As the actual team was not banned, individual Russian athletes will still likely be able to apply for participation on their own if it can be shown they were not involved in the state-doping program for the 2014 Sochi Winter Olympics. If they are allowed to join the PyoengChang Olympics, they will participate under the banner of OAR (Olympic Athlete from Russia), and if they win a gold medal, they will hear the Olympic Anthem, not the Russian anthem.
Several days later, the head of the International Fencing Federation (FIE) and billionaire Russian national, Alisher Usmanov, wrote a letter to the IOC with an appeal. While Usmanov makes no defense of those athletes who have used doping as a systematic part of their training and development, he claims that those Russian athletes who are “clean” should not be treated unfairly.
Even though discrimination in any shape or form contradicts the principles of the Olympic Movement, the IOC’s decision certainly does put clean Russian athletes on an uneven playing field with athletes from other countries. Having gone through the purgatory of the Olympic qualifications, clean Russian athletes will (a) have to wait for months for the final decisions by the special commission of the IOC, (b) be deprived of the customary support of the NOC of Russia, and (c) most importantly, be denied the right to see their national flag and hear their national anthem.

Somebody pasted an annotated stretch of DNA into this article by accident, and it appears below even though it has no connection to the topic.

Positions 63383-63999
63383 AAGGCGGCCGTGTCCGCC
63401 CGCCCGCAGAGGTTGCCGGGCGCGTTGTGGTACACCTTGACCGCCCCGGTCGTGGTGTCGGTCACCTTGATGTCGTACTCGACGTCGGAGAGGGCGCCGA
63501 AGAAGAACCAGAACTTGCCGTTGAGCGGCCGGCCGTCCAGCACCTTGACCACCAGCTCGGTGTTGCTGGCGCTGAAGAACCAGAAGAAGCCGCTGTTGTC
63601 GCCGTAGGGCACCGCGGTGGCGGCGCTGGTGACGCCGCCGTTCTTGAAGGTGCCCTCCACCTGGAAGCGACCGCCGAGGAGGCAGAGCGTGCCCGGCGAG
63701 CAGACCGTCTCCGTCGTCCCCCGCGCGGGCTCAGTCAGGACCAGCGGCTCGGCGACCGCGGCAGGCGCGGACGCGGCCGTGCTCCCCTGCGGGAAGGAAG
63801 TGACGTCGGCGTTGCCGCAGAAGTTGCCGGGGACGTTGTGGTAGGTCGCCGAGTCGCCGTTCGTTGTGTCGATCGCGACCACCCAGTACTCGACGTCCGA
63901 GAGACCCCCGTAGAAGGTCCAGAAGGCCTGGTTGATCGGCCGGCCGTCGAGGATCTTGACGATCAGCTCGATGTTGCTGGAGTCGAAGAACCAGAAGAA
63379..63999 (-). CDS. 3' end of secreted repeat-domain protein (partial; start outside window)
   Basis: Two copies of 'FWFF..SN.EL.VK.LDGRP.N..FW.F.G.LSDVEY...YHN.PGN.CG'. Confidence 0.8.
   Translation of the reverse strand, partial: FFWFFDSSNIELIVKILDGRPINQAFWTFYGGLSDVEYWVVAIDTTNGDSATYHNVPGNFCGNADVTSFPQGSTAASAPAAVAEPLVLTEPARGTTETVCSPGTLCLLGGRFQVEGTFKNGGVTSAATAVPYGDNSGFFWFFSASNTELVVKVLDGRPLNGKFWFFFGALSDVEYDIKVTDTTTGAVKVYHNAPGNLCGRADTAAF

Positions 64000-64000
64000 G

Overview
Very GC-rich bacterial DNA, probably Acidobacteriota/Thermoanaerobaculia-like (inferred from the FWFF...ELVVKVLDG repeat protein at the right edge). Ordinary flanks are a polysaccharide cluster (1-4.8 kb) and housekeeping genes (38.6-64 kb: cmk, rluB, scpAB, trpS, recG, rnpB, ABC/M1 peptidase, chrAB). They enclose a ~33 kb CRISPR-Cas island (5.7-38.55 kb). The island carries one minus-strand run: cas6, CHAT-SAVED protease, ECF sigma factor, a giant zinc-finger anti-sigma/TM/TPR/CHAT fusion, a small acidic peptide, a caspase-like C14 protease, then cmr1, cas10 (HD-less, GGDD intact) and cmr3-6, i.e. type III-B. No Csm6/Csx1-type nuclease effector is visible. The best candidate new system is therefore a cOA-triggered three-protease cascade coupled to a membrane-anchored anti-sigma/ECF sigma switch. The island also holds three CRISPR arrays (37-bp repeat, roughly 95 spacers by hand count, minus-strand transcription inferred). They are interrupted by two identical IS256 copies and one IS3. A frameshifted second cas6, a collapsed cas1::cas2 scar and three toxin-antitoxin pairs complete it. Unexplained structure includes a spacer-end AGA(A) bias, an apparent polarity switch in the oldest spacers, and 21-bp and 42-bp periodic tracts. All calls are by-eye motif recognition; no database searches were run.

What is interesting, and perhaps ironic, is the appeal to fairness: